What we do know, on the basis of a recent appeal court judgment, is that the judges accepted that the value of DNA evidence could be overstated in court and that, as a result, the claimed scientific results needed to be examined in the context of all the other evidence. In this case, the other evidence was virtually non-existent.
The computer information regarding what contacts Ferguson was making and what details he was seeking is highly dubious. The technological development of PCs has been so rapid over the past decade that anything from 1999 is virtually Neolithic by current standards. A message supposedly sent from Ferguson's computer mentioned an attack on Susan Kent. Leaving aside the question of why anyone intending to murder someone would helpfully send a computer message stating their intentions, it is highly doubtful if this ever was sent from Ferguson's computer. The prosecution had to admit that if the computer had subsequently been used, then the memory would have been overwritten; yet Ferguson's phone bill shows that his computer was in regular use from the time of the murder up until the time of his arrest.
Weighed against that must be all the evidence that exculpates Ferguson. There were cigarette butts at the scene. Ferguson has never smoked, and it seems that the victim did not either. Whatever evidence they provided, it was not evidence that incriminated Ferguson. A footprint was found at the scene; again, not Ferguson's. There were two bloodstained sections of carpet. While some staining fully matches the victim, someone else's blood appears to be there; again, not Ferguson's.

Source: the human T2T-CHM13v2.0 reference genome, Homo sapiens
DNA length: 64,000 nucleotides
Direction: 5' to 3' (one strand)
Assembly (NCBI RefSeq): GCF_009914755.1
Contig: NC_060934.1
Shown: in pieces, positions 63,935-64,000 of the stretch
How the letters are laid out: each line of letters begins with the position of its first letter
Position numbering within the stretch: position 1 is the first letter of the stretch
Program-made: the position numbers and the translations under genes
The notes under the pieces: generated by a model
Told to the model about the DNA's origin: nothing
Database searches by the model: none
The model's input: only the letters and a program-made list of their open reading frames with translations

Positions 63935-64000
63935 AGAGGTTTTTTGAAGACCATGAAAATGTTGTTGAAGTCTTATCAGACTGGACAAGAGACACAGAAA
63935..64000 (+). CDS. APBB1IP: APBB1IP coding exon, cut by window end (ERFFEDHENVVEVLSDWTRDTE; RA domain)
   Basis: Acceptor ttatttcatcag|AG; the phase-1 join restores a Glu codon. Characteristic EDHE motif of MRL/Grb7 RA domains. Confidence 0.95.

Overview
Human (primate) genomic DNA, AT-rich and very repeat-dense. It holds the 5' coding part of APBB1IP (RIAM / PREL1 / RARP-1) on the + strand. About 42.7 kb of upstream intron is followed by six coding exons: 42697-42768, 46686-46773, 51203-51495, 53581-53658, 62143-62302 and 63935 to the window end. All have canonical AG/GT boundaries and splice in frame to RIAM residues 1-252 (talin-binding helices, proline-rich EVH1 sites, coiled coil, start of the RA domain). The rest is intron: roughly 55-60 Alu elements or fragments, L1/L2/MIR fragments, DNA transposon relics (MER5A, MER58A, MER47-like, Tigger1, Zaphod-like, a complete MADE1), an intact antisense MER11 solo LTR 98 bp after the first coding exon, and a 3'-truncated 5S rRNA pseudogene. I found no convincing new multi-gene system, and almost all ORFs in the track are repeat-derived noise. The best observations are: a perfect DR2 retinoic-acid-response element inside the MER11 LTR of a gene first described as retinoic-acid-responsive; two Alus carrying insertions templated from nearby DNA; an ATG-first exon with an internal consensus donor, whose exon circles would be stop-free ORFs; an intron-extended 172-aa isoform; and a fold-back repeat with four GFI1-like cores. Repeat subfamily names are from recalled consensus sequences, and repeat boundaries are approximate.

Two DNA profiles were obtained from the handcuffs. One matched the victim. The other, a partial profile, did not match Ferguson.
There was potentially vital evidence from one witness who said he saw a red car parked on Kent's drive that morning. The owner of this car has never been traced. Ferguson did own a red car himself, but the prosecution had to accept that on that day it was immobile.
He actually had an alibi that morning. He was with his father. Family alibis are generally regarded as worthless in a criminal justice context (something which has always baffled me; most of us are with family members much of the time, so it's logical that a significant percentage of alibis will be family alibis), but this is not solely a family alibi. There was a statement from one witness regarding the time that Ferguson's father left a garage (about 10.40-10.45). He then went to his son's house. A lodger heard them leaving at about 11.00. They drove into Chatham, where the father needed to pick up a prescription. That's a reasonable chain of events, and it's one that gives Ferguson a complete alibi.
At the time of the murder, he was suffering health problems. He had had a stent fitted because of a serious kidney complaint. This caused some pain, and he was taking medication which included strong painkillers.
While it may not be unknown for those suffering severe physical discomfort to engage in sex-and-violence romps at eleven o'clock in the morning, one might well conclude that it was certainly highly unlikely. When this is factored in to a scenario in which there is compelling evidence that Ferguson was not at the scene, and also evidence that someone else was, then the impression that he is the victim of a major miscarriage of justice becomes overwhelming.